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December 11, 1962 - Image 2

Resource type:
Text
Publication:
The Michigan Daily, 1962-12-11

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PAGE TWO

THE MICHIGAN DAILY

TUESDAY. DEVEMRFR. 11i4ito

PAG_ TO.TE IC IG N AIYTTDA r n 'vwo'

i UA;j "Ax , ilGunivI bEm 11, 1ybz

G

UNIQUE QUALITY:
Considers 'Little Symphony'

By JEFFREY K. CHASE
Differing from a chamber or-
chestra, the Chicago Little Sym-
phony is the only one of its kind
in the world, Thor Johnson, its
founder and conductor, said after
a performance in Ann Arbor this
weekend.
The chamber orchestra is of two
varieties, both limiting themselves
to 40 members. There is the small
orchestra with strings and double
winds and the classic orchestra
with strings and no trombones. A
Baroque orchestra, on the other
hand, includes strings and either
two oboes or two horns.
"The little symphony comprises
twenty players, is more aptly de-
scribed as an ensemble of solo
winds and strings," Johnson says.
It contains all the families of
the regular-sized orchestra, but in
moderation; there is one of each
of the winds, sixrviolins, two vio-
Across
Campus
WUOM-FM will broadcast the
speech University President Har-
lan Hatcher gave last Friday on
his recent trip to the Near East
from 6:05-7 p.m. tonight.
Social Work...
Prof. Fred L. Strodebeck of the
University of Chicago will speak on
"Recent Developments in the
Study of Family Interaction" at
4;15 p.m. today in Rm. 2065, Frieze
Bldg. The speech is sponsored by
the social work school and is a
part of the social work-social sci-
ence colloquium.
Naval Aviation...
Rear Admiral William I. Martin
of the United States Navy will
speak to the University's Naval
Reserve Officer Training Corps
midshipmen on naval aviation at
11 a.m. today in Kellogg Aud. Mar-
tin is the Navy's chief of Navy
Air Reserve Training and has un-
der his command all training of
Naval Reserve Aviation activities
includin gthe Naval Air Station at
Grosse Ile.
Conn To Lecture
On Gland Disease
Prof. Jerome W. Conn o the
medical school will present the
Pincoffs "Lecture in Medicine at
the University of Maryland to-
day. The lecture, named in honor
of Dr. Maurice Pincoffs, is entitled
"Primary Aldosteronism," a dis-
ease caused by a tumor in the
adrenal gland. The disease was
discovered by Prof. Conn in 1955.

las, two celli, and one double bass,
harp, timpani and percussion.
Unknown Works
"Two-thirds of our repertoire
is unrecorded and almost un-
known. In fact, most of our play-
ing is from hand-written manu-
script. Our organization has com-
missioned many works, including
'Fantasy, Chorale, and Fugue' by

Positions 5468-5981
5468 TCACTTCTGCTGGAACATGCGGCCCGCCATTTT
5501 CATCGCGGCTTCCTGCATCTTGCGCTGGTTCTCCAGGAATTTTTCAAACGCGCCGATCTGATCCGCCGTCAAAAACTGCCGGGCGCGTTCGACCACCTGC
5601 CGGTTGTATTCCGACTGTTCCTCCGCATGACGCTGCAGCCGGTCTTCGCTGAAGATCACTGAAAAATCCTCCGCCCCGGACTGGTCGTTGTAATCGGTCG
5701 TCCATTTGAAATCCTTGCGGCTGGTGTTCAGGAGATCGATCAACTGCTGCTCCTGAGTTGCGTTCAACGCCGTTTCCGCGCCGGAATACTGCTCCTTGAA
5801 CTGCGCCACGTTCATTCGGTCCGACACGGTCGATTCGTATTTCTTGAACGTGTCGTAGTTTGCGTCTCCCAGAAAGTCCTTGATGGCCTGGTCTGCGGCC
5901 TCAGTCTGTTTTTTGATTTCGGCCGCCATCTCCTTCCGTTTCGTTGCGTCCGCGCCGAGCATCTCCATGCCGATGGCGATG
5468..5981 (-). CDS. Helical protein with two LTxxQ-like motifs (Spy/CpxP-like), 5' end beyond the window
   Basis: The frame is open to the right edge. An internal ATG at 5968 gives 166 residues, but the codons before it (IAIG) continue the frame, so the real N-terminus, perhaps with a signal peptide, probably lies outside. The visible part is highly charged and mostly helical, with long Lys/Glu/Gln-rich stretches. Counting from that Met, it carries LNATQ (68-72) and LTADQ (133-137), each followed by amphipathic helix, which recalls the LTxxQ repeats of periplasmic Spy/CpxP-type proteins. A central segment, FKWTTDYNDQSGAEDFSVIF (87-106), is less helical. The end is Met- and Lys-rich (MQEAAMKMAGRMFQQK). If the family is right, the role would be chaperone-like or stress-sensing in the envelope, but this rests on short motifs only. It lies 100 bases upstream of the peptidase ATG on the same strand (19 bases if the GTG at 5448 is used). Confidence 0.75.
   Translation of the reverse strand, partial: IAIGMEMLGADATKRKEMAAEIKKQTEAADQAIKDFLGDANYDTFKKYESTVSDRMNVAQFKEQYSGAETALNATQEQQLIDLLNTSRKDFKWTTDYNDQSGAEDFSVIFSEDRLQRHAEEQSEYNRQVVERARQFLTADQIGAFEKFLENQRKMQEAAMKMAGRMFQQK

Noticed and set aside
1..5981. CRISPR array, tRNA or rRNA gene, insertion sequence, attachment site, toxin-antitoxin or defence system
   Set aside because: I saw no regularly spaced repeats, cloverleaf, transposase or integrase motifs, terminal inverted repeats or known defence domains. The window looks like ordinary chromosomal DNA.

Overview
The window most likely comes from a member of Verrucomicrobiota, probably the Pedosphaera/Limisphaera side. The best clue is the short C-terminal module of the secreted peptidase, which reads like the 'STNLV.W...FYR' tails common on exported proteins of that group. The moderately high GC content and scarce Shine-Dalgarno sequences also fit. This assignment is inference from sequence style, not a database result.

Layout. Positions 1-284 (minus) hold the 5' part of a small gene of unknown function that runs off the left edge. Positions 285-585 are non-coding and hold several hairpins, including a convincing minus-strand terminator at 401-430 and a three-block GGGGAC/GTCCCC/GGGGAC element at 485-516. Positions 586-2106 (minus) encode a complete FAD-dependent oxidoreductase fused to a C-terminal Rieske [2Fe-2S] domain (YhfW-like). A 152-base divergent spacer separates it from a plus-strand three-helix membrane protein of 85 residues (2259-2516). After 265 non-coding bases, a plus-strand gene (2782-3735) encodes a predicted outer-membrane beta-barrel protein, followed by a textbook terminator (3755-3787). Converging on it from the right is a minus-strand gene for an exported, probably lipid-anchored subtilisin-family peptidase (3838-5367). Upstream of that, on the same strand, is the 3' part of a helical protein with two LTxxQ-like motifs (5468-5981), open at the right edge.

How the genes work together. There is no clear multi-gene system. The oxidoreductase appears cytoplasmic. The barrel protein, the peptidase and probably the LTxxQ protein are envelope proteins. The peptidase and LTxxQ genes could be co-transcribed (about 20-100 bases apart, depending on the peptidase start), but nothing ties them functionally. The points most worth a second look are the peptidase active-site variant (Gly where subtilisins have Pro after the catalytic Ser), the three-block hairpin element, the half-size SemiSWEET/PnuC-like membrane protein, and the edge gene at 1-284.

Wallace Berry, of the music
school, which we performed here
Sunday afternoon," Johnson add-
ed.
The little symphony is purely
a product of the twentieth cen-
tury, growing out of the effects
of World War I when most of the
full-sized orchestras were develop-
ing. Stravinsky, Schoenberg, and
Hindemith were some of the first
composers to write for this me-
dium.
The first little symphony, which
consisted of 14 players,' was or-
ganized by Georges Barrere, a flut-
ist, in the 1920's. Johnson, im-
pressed by this ensemble, formed
his own in 1931 at the Univer-
sity of North Carolina, where he
was teaching. From there he came
to Michigan, where he organized
a little symphony in the fall of
1934. During its seven-year exist-
ence it performed over 500 con-
certs in 28 states.
Third Season
The Chicago ;Little Symphony
is now in its third season. Includ-
ing many musicians from the Chi-

THOR JOHNSON
.. symphony conductor

cago Lyric Opera Orchestra, fac-
ulty members of music schools, and
radio and recording orchestra
members, the orchestra tours for
eight weeks of the year. During
the summer, the symphony per-
forms as the Peninsula Festival
Orchestra in Fish Creek, Wis.
For the greater part of the year,
Johnson is the director of musical
activities at Northwestern Uni-
versity, an occupation independ-
ent of his symphony work.

Sees Strong Competition
In American Business

Cites Nature
Of Present
Democracy
By ROBERT SELWA ,
"Democracy is not an easily
packaged thing you can wrap up
in cellophane and send elsewhere,"
Victor Reuther recently told la-
bor union leaders from the United
States, Bolivia and Indonesia as-
sembled at the Union.
"It has to be indigenous," he
continued. Reuther, longtime la-
bor leader who is administrative
assistant to the president of the
UnitedaAuto Workers, was speak-
ing at the conference on "Our
Changing World."
'The genius of democracy,"
Reuther asserted, "is that it is a
living organism, that it can re-
flect its environment. It forges di-
versity into strength."
Stifle Change
He stressed that democracy is
not a dogma. "Those who seek to
make a dogma of democracy seek
to stifle change-but the world
will change anyway."
Political democracy, he. said,
cannot survive in this industrial
age unless it is invigorated and
bolstered by social and industrial
democracy.
The neutrals of the world, Reu-
ther declared, are not neutral
about freedom and genuine inde-
pendence. He urged the use of
"this power of freedom" for re-
sponsible social and economic
change.
Union Movements
He urged the labor leaders to
seek international labor alliances.
"If the trade union movements
of the different countries of the
world are to effectively deal with
corporations that are no longer
merely national in scope, then you
must associate yourselves with
your colleagues across the world."
Labor's role in meeting the vast